Fun Facts About Ceiling Fans
- An adult human cannot be decapitated by a ceiling fan, according to the TV show “MythBusters.” A powerful, industrial-strength fan might be able to damage a skull or slice a person’s neck, however.
- Ceiling fans were first used in the United States in the 1860s. They were powered by a system of belts driven by a stream of running water.
- Unlike air conditioners, fans do not actually cool the air, which is why they merely waste electricity when they circulate air in an unoccupied room.
Ceiling Fan Components
A ceiling fan is comprised of the following parts:
- electric motor: varies with the size of the fan and its application;
- blades: typically, two to six spinning, precision-weighted blades made from metal, wood or plastic; industrial fans typically have three blades, while residential models have four or five;
- blade irons: connect the blades to the motor;
- safety cable: on heavy fans, these are required to hold the fan in place in case the support housing fails;
- flywheel: connects the blade irons to the motor;
- ceiling mount: designs include ball-in-socket and J-hook;
- downrod: used where ceiling fans are suspended from high ceilings;
- motor housing: protects the fan motor from dust and its surroundings; may also be decorative; and
- lamps: may be installed above, below or inside the motor housing.
Common Fan Defects
- The fan falls. A ceiling fan that breaks free from its ceiling mount can be deadly. Fans must be supported by an electrical junction box listed for that use, according to the National Electric Code, and a fan brace box will need to be installed. While a particular junction box might support a fully assembled fan, during operation, it will exert additional forces (notably, torsion) that can cause the support to fail. Homeowners often overlook this distinction by carelessly replacing light fixtures with ceiling fans without upgrading the junction box, which should clearly state whether it’s rated to hold a ceiling fan.
- The fan wobbles. This is a common and distracting defect that is usually caused when fan blades are misaligned from one another. Specific problems stem from minute differences in the size or weight of individual blades, warping, bent blade irons, or blades or blade irons that are not screwed in tightly enough. The ceiling mount may also be loose. Wobbling is not caused by the ceiling or the particular way that the fan was mounted. Wobbling will not cause the fan to fall, and there have been no such reports. Wobbling can, however, cause light fixture covers or shades to loosen and potentially fall. These items should be securely attached, with all screws tightly set in place. An easy way to tell if the blades are not on the same plane is to hold a yardstick or ruler against the ceiling and measure the distance that the tip of each blade is from the ceiling by manually pushing the blades. A homeowner can carefully bend the misaligned blade back into place. Blades can also be corrected in this way if measurement reveals that they are not equidistant from one another.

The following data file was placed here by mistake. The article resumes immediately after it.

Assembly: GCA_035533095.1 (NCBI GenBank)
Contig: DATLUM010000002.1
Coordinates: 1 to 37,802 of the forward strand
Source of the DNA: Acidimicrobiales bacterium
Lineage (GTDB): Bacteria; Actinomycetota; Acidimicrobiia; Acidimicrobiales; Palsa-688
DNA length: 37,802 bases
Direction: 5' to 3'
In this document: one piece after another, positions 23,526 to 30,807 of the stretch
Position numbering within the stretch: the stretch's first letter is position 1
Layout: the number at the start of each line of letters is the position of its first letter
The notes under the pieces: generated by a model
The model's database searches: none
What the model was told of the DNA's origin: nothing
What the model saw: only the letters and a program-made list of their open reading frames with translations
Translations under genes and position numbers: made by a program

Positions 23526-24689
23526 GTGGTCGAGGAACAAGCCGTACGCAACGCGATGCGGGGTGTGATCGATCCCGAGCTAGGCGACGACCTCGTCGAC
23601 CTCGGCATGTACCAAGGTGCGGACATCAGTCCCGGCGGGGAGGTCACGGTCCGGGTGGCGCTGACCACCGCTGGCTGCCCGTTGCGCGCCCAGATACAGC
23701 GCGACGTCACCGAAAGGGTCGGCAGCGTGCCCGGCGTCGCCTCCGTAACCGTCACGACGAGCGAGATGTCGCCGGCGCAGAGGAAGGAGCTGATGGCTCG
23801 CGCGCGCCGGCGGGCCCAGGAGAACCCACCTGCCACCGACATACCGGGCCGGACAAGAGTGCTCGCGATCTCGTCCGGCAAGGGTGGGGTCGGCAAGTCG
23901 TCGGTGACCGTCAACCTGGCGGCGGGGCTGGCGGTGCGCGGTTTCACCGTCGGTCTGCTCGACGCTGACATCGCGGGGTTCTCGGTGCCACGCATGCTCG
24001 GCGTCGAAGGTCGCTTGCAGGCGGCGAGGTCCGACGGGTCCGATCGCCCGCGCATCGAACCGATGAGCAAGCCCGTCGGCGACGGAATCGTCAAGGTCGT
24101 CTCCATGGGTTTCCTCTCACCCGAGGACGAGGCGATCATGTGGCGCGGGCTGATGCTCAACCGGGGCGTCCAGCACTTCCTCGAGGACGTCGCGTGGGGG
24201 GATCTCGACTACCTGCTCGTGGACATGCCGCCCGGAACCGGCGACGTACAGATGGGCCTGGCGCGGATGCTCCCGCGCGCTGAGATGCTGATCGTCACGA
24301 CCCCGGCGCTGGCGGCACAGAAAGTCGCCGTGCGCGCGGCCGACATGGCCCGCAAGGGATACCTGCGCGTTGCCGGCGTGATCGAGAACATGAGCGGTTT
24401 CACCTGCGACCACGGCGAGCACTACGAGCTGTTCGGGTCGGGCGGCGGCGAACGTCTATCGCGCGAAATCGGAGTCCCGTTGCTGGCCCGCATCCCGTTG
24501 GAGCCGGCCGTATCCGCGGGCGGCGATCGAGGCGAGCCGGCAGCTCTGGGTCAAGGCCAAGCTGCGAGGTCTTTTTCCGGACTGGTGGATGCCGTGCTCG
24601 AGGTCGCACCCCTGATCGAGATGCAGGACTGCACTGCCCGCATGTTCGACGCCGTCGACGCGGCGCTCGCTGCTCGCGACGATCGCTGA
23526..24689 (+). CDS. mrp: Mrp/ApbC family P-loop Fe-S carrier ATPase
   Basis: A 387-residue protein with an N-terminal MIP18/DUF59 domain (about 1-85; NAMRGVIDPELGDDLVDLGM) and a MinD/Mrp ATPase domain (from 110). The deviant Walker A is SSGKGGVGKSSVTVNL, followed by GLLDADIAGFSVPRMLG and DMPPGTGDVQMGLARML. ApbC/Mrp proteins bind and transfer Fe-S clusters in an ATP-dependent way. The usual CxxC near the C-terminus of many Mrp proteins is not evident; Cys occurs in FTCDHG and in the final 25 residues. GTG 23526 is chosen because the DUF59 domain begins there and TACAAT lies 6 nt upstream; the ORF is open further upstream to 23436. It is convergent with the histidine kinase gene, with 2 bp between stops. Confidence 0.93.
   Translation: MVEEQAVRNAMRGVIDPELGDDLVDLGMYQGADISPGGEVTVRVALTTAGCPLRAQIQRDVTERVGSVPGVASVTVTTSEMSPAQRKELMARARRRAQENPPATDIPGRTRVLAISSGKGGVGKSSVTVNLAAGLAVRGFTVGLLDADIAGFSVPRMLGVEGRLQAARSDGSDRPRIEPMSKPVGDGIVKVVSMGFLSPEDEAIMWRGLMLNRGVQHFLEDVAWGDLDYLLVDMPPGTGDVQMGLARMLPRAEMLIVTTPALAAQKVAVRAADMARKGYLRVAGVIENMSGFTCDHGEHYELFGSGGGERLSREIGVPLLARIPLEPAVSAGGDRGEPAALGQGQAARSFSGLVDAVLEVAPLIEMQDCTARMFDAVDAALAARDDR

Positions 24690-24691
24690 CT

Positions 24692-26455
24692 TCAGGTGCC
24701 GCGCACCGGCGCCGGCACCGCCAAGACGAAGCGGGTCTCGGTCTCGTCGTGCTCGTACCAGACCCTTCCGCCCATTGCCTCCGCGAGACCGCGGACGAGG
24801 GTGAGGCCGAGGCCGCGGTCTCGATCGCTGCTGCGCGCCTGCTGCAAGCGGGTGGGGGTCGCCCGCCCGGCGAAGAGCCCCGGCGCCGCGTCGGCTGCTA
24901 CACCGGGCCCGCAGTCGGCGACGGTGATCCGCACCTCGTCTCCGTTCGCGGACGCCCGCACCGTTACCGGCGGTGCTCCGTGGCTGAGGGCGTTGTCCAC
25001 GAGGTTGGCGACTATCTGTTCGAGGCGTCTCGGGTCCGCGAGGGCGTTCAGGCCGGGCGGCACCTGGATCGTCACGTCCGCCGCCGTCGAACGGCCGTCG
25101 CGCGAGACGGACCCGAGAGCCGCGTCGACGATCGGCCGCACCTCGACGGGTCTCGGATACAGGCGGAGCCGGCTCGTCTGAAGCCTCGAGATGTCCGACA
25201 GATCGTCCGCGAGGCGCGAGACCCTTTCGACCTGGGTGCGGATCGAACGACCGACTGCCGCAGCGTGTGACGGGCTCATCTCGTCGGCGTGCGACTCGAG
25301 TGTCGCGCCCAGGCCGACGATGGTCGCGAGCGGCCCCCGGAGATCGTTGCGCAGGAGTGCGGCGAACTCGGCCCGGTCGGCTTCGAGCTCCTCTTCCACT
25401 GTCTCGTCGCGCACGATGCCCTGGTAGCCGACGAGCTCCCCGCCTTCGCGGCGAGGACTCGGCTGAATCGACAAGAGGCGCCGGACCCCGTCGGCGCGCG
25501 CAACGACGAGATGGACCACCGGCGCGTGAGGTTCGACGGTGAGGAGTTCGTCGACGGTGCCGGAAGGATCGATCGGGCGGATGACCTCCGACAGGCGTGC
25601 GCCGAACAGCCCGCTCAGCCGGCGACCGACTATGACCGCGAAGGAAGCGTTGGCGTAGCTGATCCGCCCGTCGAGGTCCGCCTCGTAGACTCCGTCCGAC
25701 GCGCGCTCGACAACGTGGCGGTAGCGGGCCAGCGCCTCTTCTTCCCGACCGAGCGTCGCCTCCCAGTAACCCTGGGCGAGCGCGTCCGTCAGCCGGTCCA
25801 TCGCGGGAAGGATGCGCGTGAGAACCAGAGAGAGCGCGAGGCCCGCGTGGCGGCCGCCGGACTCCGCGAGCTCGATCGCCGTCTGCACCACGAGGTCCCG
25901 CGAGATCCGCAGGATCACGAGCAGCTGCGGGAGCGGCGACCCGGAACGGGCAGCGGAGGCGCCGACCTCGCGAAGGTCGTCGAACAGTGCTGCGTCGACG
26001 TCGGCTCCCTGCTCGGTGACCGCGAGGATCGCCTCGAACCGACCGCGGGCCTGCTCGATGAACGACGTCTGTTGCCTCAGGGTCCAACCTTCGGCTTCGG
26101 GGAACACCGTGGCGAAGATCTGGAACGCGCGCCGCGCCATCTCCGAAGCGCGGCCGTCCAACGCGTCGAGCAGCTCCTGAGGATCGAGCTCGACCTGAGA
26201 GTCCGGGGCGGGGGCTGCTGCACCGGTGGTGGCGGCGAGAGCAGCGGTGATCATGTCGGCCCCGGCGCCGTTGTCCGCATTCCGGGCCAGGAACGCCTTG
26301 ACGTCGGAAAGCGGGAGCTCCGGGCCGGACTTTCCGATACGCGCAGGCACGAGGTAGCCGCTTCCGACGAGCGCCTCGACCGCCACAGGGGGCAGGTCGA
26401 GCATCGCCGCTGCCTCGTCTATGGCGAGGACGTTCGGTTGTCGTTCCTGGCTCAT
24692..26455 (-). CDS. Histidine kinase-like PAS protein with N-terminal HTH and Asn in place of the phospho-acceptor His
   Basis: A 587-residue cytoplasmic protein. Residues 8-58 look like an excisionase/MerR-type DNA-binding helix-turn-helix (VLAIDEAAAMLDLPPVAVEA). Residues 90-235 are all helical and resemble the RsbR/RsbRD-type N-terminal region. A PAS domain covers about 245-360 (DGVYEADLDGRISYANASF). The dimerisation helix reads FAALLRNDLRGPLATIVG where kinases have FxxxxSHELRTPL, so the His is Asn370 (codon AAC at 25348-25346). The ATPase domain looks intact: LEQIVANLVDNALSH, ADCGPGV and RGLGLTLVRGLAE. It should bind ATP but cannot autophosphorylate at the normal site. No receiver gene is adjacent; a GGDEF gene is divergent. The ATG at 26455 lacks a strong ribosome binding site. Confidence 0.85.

- There is inadequate floor-to-ceiling blade clearance. No part of the fan blades of a residential ceiling fan (usually having four or more blades) should be closer than 7 feet from the floor in order to prevent inadvertent contact with the blades. Downward air movement is maximized when the fan blades are around 8 or 9 feet from the floor. For high ceilings, the fan may be hung to a desired height. Low-profile fan models are available for ceilings that are lower than 8 feet from the floor. Also, fan blades should be at least 18 inches from walls. For commercial ceiling fans (usually having three blades), no part of the fan blades should be closer than 10 feet from the floor in order to prevent inadvertent contact with the blades. Underwriters Laboratories UL 507 Section 70.2.1 says:
“The blades of a ceiling-suspended fan shall be located at least 3.05 m (10 feet) above the floor when the fan is installed as intended.”
Underwriters Laboratories makes exceptions if the fan blade edges are thick and the fan is turning slowly.
- Blades are turning in the wrong direction. In the winter months, the leading edge of the fan’s blades should be lower than the trailing edge in order to produce a gentle updraft, which forces warm air near the ceiling down into the occupied space below. In the summer, the leading edge of the fan’s blades should be higher as the fan spins counter-clockwise to cool occupants with a wind-chill effect. On most models, the fan direction can be reversed with an electric switch located on the outside of the metal housing, but the same effect can be achieved on other models by unscrewing and remounting the fan blades.
- An indoor fan is not designed for exterior use. Ordinary indoor ceiling fans are unsafe to use outdoors or in humid environments, such as bathrooms. They will wear out quickly. Fans that are rated “damp” are safe for humid environments, but they, too, should never be used where they might come into contact with liquid water. Only fans that are rated “wet” are safe for such use, as they incorporate features such as all-weather, UV-resistant blades, sealed motors, rust-resistant housing, and stainless steel hardware.
Signature Inspections Hawaii, LLC, is FULLY Insured & “NATIONALLY CERTIFIED” by InterNACHI. InterNACHI also requires inspectors to continue their education through accredited courses, conferences, online learning, etc… and annual Inspector Certificate Testing in order to hold a current certificate.
Trevor Drinen | CPI Certified Professional Inspector # NACHI16122702